Diagnostic Commands and Tools
Cisco Secure ACS has extensive logging capability that allows an administrator to troubleshoot any issue pertaining to CS ACS Server itself (for example, replication) or an AAA requests problem (for example, an authentication problem) from NAS. This section explores these tools and how to use them efficiently.
Reports and Activity (Real-time Troubleshooting)
The Failed Attempts log under the Reports and Activity from the GUI is the quickest and best way to find out the reasons for authentication failure. Failed Attempts logs are turned on by default. However, if you want to add additional fields to the Default, you may by browsing to System Configuration > Logging > CSV Failed Attempts. In the CSV Failed Attempts File Configuration page, move desired attributes from Attributes to Logged Attributes. Then click on Submit. These additional attributes are shown under Reports and Activity. Occasionally, you might need to look at the Passed Authentications to troubleshoot authorization or NAS Access Restriction (NAR) issues. By default, the Passed Authentication log is not turned on. To turn it on, go to System Configuration > Logging > CSV Passed Authentications, and check Log to CSV Passed Authentications report under Enable Logging. There are other logs available for different services. For instance, for replication issues, there is a corresponding CSV file called Database Replication under Reports and Activity.
Radtest and Tactest
These tools are available to simulate AAA requests from the CS ACS server itself, which eliminates any possibilities of NAS configuration issues. This is especially important for troubleshooting the authentication issues with external user database authentication, for example, Microsoft Active Directory (AD) or Secure ID server. These tools are installed as part of CS ACS installation and located at C:\Program Files\CiscoSecure ACS v3.3\Utils>. More details on how to run these tools can be found at the following location: http://www.cisco.com/en/US/products/sw/secursw/ps2086/products_tech_ note09186a00800afec1.shtml#auth_of
Package.cab is the result of execution of the CSSupport utility, which includes all the log files for every service that we have discussed in the section entitled "CS ACS Architecture." Before running the CSSupport utility as shown in the paragraphs that follow, to capture the debug level logging, be sure to collect the "FULL" logging (on CS ACS, System Configuration > Service Control > Level of detail > Choose FULL > Restart). This is shown in Figure 13-3. Also be sure to check Manage Directory and set the appropriate option.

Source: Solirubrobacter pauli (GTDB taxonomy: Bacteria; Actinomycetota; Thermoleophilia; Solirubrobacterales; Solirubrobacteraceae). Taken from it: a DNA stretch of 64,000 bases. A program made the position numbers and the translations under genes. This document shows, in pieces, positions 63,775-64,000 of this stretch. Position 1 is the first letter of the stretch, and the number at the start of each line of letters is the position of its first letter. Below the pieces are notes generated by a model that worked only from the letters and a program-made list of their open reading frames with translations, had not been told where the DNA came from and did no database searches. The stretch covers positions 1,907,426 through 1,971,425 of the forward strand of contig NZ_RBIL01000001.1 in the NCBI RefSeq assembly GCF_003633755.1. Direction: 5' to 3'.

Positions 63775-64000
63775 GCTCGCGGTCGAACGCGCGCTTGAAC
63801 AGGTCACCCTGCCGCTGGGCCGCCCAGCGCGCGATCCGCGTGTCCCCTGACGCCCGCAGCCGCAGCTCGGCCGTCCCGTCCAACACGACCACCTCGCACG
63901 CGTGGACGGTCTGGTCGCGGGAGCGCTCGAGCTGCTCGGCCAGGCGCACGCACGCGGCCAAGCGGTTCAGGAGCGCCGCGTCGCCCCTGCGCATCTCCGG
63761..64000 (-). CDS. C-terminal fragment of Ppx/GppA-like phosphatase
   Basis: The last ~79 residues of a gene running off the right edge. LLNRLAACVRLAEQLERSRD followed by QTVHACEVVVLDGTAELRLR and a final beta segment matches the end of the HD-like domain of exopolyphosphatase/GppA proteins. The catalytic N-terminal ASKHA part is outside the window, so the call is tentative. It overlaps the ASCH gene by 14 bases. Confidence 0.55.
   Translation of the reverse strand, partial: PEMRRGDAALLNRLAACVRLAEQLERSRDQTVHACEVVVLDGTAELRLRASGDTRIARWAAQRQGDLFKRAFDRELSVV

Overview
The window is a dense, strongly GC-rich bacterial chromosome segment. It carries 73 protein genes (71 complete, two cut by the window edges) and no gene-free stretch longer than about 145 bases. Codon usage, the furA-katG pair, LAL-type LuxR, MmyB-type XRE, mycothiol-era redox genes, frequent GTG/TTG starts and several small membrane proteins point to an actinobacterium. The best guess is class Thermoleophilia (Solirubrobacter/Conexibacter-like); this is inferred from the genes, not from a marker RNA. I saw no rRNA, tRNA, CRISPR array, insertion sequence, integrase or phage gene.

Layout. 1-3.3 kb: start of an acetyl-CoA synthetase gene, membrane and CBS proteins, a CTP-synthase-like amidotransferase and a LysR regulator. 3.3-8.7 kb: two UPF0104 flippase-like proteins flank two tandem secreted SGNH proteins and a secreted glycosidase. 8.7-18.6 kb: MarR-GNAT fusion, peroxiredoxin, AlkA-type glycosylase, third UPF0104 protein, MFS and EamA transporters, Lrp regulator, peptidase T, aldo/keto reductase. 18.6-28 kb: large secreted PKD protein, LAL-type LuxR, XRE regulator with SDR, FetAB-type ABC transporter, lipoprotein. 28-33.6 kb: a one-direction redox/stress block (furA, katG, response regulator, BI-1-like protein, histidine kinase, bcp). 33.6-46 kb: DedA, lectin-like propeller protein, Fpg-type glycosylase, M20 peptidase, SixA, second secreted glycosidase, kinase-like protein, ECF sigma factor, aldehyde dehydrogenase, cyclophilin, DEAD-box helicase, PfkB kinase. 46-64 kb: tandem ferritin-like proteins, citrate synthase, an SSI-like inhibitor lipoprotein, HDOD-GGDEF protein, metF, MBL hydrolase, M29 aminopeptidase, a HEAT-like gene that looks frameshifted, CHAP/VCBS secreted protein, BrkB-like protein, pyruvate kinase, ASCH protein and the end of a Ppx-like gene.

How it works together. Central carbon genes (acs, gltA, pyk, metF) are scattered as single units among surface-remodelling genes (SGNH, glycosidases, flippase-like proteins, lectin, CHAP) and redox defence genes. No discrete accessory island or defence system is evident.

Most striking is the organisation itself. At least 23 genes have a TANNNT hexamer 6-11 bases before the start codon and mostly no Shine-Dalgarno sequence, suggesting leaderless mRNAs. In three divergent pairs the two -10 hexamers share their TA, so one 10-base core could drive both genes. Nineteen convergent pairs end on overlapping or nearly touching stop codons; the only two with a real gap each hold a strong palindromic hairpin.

Figure 13-3 Turning on Full Logging on CS ACS
Once you set up the logging level to "FULL", run a few tests that are sure to fail and then run cssupport.exe as shown below:
C:\Program Files\CiscoSecure ACS v3.3\utils\CSSupport.exe
The Package.cab file contains a good deal of meaningful information, but the amount of information may be overwhelming. So, being able to read the file efficiently is a key to success in isolating issues from the Package.cab file logs. Before getting into any more detail, you need to understand what goes into the makings of the package.cab file. Figure 13-4 shows the unzipped version of package.cab with a listing of files (icons are arranged by type).
Figure 13-4 Listing of Files in package.cab
The following are short descriptions of the files of package.cab:
- CSV Files—CSV files contain the information about Audit log, Accounting, and Failed and Passed Authentication. Most of the files contain statistics, but to troubleshoot issues, Failed and Passed Authentication files are often used in conjunction with the log files that are discussed in the paragraphs that follow. The CSV files are created every day. Each file name without the date is the Active file. So, Failed Attempts active.csv is the active file, which stores the Failed Attempts information from the NAS.